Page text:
Progressivity and Flexibility in Developing an Effective Competition Regime: Using Experiences of Poland, Ukraine, and South Africa for developing countries
The paper discusses the role of the concept of special and differential treatment in the framework of regional trade agreements for the development of a competition regime. After a discussion of the main characteristics and possible shortfalls of those concepts, three case countries are assessed in terms of their experience with progressivity, flexibility, and technical and financial assistance: Poland was led to align its competition laws to match the model of the EU. The Ukraine opted voluntarily for the European model, this despite its intense integration mainly with Russia. South Africa, a developing country that emerged from a highly segregated social fabric and an economy dominated by large conglomerates with concentrated ownership. All three countries enacted (or comprehensively reformed) their competition laws in an attempt to face the challenges of economic integration and catch up development on the one hand and particular social problems on the other. Hence, their experience may be pivotal for a variety of different developing countries who are in negotiations to include competition issues in regional trade agreements. The results suggest that the design of such competition issues have to reflect country-particularities to achieve an efficient competition regime.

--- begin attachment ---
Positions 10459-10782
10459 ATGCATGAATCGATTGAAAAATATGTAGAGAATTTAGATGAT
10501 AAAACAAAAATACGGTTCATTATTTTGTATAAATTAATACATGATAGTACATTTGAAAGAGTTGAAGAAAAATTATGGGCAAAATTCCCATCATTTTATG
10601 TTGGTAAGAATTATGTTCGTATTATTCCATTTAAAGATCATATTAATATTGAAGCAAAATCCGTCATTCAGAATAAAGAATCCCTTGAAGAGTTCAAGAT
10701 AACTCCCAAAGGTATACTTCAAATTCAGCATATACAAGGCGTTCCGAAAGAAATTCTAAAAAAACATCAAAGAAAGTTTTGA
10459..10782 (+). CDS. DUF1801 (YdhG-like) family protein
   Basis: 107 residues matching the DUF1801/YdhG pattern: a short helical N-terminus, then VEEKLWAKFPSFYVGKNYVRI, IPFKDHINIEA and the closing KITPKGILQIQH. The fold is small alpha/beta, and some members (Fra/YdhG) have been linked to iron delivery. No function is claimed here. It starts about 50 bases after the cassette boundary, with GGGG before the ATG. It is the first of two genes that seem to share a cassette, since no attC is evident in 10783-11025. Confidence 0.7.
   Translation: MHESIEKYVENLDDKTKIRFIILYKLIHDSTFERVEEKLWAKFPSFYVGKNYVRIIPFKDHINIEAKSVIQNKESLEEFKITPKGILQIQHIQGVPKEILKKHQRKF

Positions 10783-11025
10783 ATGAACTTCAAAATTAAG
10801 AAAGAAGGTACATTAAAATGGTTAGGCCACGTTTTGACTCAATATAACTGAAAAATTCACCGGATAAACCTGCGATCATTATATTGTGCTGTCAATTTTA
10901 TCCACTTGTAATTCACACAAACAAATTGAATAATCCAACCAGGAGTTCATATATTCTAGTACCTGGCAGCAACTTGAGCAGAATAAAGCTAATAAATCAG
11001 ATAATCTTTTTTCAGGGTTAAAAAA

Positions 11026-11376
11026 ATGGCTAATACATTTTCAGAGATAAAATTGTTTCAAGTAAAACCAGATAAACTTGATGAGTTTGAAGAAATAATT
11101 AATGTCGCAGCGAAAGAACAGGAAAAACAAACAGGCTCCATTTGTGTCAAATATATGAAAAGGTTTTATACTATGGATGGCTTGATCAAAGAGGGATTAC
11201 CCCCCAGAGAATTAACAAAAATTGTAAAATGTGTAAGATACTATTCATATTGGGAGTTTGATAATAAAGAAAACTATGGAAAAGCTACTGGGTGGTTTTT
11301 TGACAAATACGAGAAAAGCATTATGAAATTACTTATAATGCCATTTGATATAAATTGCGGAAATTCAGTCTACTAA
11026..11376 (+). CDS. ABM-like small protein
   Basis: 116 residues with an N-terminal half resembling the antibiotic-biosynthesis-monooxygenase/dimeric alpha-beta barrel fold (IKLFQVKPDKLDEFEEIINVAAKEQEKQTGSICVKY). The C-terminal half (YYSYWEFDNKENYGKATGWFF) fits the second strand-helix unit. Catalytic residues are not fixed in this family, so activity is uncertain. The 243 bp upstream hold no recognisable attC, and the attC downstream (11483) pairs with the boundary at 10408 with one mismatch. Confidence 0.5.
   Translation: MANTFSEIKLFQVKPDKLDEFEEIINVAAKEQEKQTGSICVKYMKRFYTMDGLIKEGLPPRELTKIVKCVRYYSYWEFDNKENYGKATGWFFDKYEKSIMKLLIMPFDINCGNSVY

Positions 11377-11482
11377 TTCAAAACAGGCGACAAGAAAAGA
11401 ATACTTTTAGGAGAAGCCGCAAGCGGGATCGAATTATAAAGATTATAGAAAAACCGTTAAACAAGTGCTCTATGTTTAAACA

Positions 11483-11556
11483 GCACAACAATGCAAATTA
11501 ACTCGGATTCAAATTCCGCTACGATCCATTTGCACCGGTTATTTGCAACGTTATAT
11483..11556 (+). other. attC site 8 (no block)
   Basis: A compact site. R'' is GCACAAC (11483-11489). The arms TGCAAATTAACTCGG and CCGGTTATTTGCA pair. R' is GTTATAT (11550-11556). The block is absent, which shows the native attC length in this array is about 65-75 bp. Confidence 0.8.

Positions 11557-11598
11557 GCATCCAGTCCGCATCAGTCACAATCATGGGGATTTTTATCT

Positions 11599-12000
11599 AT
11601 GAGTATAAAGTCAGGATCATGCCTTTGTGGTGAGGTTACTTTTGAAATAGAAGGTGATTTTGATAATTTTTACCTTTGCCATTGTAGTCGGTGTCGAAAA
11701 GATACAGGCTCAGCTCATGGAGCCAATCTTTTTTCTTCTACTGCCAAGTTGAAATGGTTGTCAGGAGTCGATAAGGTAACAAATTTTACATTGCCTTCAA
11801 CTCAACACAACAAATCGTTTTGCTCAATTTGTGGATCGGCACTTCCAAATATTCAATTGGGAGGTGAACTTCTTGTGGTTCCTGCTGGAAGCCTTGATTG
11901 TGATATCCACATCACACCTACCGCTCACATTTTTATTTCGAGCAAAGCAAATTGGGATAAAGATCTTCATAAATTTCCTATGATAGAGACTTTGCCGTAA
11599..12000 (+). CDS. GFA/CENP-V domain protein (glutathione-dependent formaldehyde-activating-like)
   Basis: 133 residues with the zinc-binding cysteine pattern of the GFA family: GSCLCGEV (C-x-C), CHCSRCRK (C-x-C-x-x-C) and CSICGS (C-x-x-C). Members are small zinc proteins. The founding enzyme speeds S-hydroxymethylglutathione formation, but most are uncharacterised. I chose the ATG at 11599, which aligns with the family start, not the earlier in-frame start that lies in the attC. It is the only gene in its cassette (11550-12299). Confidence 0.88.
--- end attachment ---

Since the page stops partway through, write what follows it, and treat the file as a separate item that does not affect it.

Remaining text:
Quality of Service, Efficiency, and Scale in Network Industries: An Analysis of European Electricity Distribution
Quality of service is of major economic significance in natural monopoly infrastructure industries and is increasingly addressed in regulatory schemes. However, this important aspect is generally not reflected in efficiency analysis of these industries. In this paper we present an efficiency analysis of electricity distribution networks using a sample of about 500 electricity distribution utilities from seven European countries. We apply the stochastic frontier analysis (SFA) method on multi-output translog input distance function models to estimate cost and scale efficiency with and without incorporating quality of service. We show that introducing the quality dimension into the analysis affects estimated efficiency significantly. In contrast to previous research, smaller utilities seem to indicate lower technical efficiency when incorporating quality. We also show that incorporating quality of service does not alter scale economy measures. Our results emphasise that quality of service should be an integrated part of efficiency analysis and incentive regulation regimes, as well as in the economic review of market concentration in regulated natural monopolies.